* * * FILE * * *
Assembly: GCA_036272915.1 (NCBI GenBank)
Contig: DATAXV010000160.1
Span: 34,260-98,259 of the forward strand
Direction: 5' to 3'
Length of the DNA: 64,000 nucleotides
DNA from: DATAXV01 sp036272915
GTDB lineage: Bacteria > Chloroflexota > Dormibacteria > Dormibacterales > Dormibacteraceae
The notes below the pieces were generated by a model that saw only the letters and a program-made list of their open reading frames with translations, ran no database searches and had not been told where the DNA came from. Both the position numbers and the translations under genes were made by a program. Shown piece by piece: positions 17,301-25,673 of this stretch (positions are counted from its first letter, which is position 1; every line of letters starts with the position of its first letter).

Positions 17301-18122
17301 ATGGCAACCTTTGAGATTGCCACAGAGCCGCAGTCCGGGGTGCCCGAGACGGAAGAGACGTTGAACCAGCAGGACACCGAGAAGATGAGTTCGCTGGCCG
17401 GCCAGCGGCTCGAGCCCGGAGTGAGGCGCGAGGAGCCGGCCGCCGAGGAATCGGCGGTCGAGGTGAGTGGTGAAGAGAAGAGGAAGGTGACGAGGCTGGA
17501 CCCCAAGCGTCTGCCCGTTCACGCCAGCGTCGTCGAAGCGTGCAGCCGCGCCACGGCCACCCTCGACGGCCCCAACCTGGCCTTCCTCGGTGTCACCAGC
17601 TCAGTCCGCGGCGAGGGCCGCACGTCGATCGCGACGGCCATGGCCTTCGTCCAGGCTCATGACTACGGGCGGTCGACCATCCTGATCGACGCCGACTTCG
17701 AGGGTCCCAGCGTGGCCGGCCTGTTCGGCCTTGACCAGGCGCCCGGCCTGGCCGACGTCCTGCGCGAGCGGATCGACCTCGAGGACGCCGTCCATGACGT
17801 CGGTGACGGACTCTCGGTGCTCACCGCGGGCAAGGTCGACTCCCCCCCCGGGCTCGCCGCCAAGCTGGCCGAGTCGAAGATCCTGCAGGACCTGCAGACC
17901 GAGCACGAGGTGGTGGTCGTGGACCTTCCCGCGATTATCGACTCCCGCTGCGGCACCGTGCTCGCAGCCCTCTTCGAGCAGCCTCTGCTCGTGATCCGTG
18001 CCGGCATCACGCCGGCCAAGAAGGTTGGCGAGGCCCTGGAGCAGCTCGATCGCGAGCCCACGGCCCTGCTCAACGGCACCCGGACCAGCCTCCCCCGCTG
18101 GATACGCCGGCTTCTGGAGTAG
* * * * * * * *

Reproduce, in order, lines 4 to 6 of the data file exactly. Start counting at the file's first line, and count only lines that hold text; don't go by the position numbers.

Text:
Direction: 5' to 3'
Length of the DNA: 64,000 nucleotides
DNA from: DATAXV01 sp036272915